The ban on deep water drilling in the Gulf of Mexico may have been lifted seven weeks early, but the oil industry is reluctant to celebrate.
Corporate reaction to the administration’s announcement ranged from the grudging “a first step”, to the downright sceptical “a hollow gesture”.
The industry consensus was that while lifting the moratorium was a necessary condition for activity in the gulf to recover, it would certainly not be sufficient.
Before any new wells can be drilled, they will need permits from the Bureau of Ocean Energy Management, and since the Deepwater Horizon disaster on April 20, the regulator has been extremely reluctant to issue approvals.
Jim Noe of Hercules Offshore, a drilling contractor, who speaks for the industry that works in the shallow waters of the gulf, said he expected the end of the moratorium to be “a completely hollow gesture”. In the shallow water, there has been no formal ban on drilling, but activity has slowed sharply because of delays in securing permits from the BOEM.
In the five months since April 20, there have been just 12 approvals for new wells in the shallow waters of the gulf.
In normal times, there would typically be between 10-15 permits awarded every month.
“From the experience of the shallow water, what we hear out of Washington on this is meaningless,” Mr Noe said. “In the deep water, their problems will probably be even worse.”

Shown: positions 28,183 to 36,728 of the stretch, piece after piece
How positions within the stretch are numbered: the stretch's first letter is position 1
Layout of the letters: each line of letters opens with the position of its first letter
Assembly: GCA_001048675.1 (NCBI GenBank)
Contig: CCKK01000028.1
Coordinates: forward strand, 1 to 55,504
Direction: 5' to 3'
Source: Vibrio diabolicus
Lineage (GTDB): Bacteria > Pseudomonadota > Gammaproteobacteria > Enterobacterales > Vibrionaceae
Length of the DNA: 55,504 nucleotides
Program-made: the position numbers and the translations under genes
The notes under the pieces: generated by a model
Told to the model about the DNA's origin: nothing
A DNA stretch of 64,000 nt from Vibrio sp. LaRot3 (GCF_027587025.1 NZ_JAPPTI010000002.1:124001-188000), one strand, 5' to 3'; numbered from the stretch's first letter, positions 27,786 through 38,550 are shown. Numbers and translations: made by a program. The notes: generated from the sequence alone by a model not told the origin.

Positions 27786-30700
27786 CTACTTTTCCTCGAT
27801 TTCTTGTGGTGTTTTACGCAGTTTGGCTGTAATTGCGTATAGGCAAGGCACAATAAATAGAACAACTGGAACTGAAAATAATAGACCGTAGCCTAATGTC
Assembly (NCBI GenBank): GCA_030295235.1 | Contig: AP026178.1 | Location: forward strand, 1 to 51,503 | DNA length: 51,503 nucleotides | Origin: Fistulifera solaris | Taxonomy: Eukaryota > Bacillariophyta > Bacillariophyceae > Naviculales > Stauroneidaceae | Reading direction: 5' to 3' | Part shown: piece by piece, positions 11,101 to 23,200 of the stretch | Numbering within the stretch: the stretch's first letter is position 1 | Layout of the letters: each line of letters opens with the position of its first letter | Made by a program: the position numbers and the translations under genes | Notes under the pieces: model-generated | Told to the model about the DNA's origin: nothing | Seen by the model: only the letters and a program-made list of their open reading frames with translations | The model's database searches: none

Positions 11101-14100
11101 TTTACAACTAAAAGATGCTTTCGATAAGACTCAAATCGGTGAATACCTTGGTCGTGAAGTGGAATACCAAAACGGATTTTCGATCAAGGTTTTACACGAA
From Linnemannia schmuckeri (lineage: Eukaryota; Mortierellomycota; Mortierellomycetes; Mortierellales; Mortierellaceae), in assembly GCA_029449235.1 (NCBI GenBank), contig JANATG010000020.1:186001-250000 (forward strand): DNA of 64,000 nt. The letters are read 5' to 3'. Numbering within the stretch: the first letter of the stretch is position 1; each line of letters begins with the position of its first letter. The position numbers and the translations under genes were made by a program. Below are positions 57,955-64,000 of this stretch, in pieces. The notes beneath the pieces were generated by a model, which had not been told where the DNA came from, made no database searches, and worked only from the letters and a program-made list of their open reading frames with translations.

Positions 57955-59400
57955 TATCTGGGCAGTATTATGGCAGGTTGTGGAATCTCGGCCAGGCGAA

Chevron, the second largest US oil group, which has been a pioneer in the deep waters of the gulf, said: “Lifting the moratorium is the first of two steps needed to return thousands of people to work in the Gulf of Mexico. The second step is for the BOEM to issue deep water and shelf drilling permits as soon as possible.”
The BOEM was formed after a shake-up at the old Minerals Management Service, the previous oil and gas regulator, which underwent radical restructuring after regulatory failures were perceived to have contributed to the Deepwater Horizon disaster.
Many oil executives believe the BOEM lacks the capacity to handle applications efficiently and quickly, and officials are terrified of being seen to wave projects through too easily.
The pressure on the agency was shown by the response on Tuesday from environmental groups, including Greenpeace and the Natural Resources Defense Council, which strongly criticised the decision to lift the moratorium.
Regulatory delays, the industry says, will lead to a shortfall in US oil production below that which could have been achieved, a shortfall lasting for many years.
Roughly 30 per cent of US domestic oil and about 15 per cent of its natural gas comes from the gulf.
Joseph Mason, a professor at Louisiana State University who has studied the impact of the moratorium, says it will be several months, “at best” before economic activity ramps up in the region.
The industry argues that if the administration is serious about restoring oil production growth, it should focus on a clear and speedy process to issue permits.
Michael Bromwich, the director of the BOEM, said on Tuesday that 20 staff had been reassigned to the reviewing of shallow water drilling permit applications. The lifting of the deep water ban will create additional workload for the agency and Mr Bromwich said the BOEM needed more resources to meet demand.
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